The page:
Ars Musicae, Biblioteca de Catalunya, 1941 (Fons: Museu de la Música)

Ars Musicae de Barcelona

Ars Musicae de Barcelona is one of the oldest groups in Europe specialising in the early repertoires of Western music. It was founded in 1935, out of the Associació de Música Antiga (Early Music Association). In fact, the actual founding and change in name coincided with the moment when musicologist and engineer Josep M. Lamaña, collaborator and friend of Father Higini Anglés, took over as director and brought together a group of amateur musicians from Barcelona willing to play with period instruments. The aim of the group was to study and disseminate works from the medieval, Renaissance and Early Baroque periods, adopting new performing criteria based on correctly reading ancient notation and searching for the original expression, with the sounds of the period, and within the historical boundaries of the stylistic creativity of the instrumentalists and singers.

With this objective, Ars Musicae brought together an extensive collection of instruments, accurate copies of iconographic representations or faithful reproductions of museum pieces: close to 100 historical instruments, including families of recorders, flutes, xeremia bagpipes and bombards, crumhorns, cornamuses, dulcians, trumpets, cornetts and sackbuts. Important string instruments include viols and vihuelas, lutes, and keyboard and percussion instruments built by the best specialists in Europe and, in some cases, Catalonia. Of course, we cannot forget the exceptional importance of some instruments built by Ignasi Fleta in Barcelona, one of the most important luthiers of our time.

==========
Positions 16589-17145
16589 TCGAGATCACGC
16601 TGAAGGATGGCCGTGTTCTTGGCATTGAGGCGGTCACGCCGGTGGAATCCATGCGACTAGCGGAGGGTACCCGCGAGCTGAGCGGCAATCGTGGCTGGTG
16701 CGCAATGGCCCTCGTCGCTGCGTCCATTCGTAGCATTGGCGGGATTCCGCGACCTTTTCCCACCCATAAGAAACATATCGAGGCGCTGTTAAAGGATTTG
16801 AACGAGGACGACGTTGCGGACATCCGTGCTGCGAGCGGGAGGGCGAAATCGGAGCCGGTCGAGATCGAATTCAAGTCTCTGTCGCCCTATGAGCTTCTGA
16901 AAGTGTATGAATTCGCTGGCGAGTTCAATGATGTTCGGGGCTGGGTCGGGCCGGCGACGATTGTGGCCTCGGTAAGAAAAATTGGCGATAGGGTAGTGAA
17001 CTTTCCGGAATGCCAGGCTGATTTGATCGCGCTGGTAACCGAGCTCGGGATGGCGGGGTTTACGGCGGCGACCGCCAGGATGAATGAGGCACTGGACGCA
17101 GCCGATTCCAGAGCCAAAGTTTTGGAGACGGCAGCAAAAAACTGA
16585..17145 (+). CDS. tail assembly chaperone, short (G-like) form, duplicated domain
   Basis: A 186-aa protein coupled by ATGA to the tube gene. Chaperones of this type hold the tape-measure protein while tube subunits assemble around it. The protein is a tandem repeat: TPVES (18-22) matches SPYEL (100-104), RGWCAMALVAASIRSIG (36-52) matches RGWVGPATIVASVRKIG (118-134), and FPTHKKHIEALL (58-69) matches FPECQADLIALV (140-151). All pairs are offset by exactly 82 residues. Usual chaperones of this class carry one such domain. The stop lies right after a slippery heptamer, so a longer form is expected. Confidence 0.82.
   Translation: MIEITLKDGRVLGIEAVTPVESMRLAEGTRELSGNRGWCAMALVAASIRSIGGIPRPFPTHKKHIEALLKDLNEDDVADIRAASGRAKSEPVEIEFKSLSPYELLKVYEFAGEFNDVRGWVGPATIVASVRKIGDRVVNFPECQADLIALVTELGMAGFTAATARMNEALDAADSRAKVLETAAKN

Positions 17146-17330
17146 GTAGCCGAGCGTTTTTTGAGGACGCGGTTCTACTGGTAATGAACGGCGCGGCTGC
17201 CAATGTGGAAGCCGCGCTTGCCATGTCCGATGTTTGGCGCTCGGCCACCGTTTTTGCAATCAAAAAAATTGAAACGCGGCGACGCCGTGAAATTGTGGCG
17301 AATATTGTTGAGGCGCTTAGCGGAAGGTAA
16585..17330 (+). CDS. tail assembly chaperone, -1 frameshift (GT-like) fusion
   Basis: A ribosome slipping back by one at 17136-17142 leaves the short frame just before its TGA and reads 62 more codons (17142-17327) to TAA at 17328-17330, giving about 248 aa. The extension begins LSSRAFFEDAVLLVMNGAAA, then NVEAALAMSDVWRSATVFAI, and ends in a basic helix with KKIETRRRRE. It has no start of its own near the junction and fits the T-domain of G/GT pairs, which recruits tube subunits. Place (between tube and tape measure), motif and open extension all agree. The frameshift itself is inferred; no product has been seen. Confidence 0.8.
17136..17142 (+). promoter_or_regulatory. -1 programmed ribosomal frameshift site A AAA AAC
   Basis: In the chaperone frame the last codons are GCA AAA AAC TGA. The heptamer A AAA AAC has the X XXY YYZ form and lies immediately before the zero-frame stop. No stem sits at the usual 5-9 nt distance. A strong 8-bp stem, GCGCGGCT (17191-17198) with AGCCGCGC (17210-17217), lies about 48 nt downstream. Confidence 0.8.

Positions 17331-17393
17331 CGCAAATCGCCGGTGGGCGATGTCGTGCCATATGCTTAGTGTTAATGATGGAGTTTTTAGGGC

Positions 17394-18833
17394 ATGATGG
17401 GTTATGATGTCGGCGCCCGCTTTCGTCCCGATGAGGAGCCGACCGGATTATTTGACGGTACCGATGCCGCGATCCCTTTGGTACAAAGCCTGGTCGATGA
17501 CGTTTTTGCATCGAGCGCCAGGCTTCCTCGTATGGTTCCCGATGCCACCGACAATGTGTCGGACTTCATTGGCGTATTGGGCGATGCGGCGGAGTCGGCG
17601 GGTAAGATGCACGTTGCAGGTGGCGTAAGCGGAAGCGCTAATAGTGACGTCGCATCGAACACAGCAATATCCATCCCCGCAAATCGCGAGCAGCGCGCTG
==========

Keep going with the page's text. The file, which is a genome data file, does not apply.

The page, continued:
Conjunt de flautes del grup Ars Musicae (Foto: S. Guasteví)

Lamaña’s organological research work, together with stylistic and musicological advice from Higini Anglés, soon converted the group into a European benchmark for these kinds of musical performances, and a pioneer in the dissemination of early Spanish music. In the beginning, the Ars Musicae performances were private, but after 1936—when the group was invited to perform as part of the International Musicology Congress—they began to take part in numerous festivals around Europe.

The first phase, under the direction of Josep Maria Lamaña, between 1936/1940 and 1964, is distinguished by musicological research, the recovery of historical sounds and instruments and by the work with solo voice accompaniment, with the wonderful participation of Victòria dels Àngels, who had started out as flautist with the instrumental group. The presence of Ars Musicae at the international festivals in Edinburgh, Granada and Barcelona, and the recording of five LPs, with recordings made by British television and the BBC in London, in addition to the documentary Concert at the Museo del Prado, for American television, gave the group its first international standing.

Enric Gispert succeeded Lamaña in directing the group from 1964 to 1973, carrying out the important task of consolidation, with a new generation of musicians and vocals from the Cor Alleluia choir, at the same time as starting a phase of intense concert activity and recordings that would achieve international editions and awards. The last phase, under Romà Escalas from 1973 to 1979, stimulated the professionalisation of the group’s members and the dissemination of official Early Music teaching. In 1980, new professional groups branched off from Ars Musicae, which ceased to exist as an amateur group, and its wonderful collection of instruments and scores went to the Museu de la Música de Barcelona.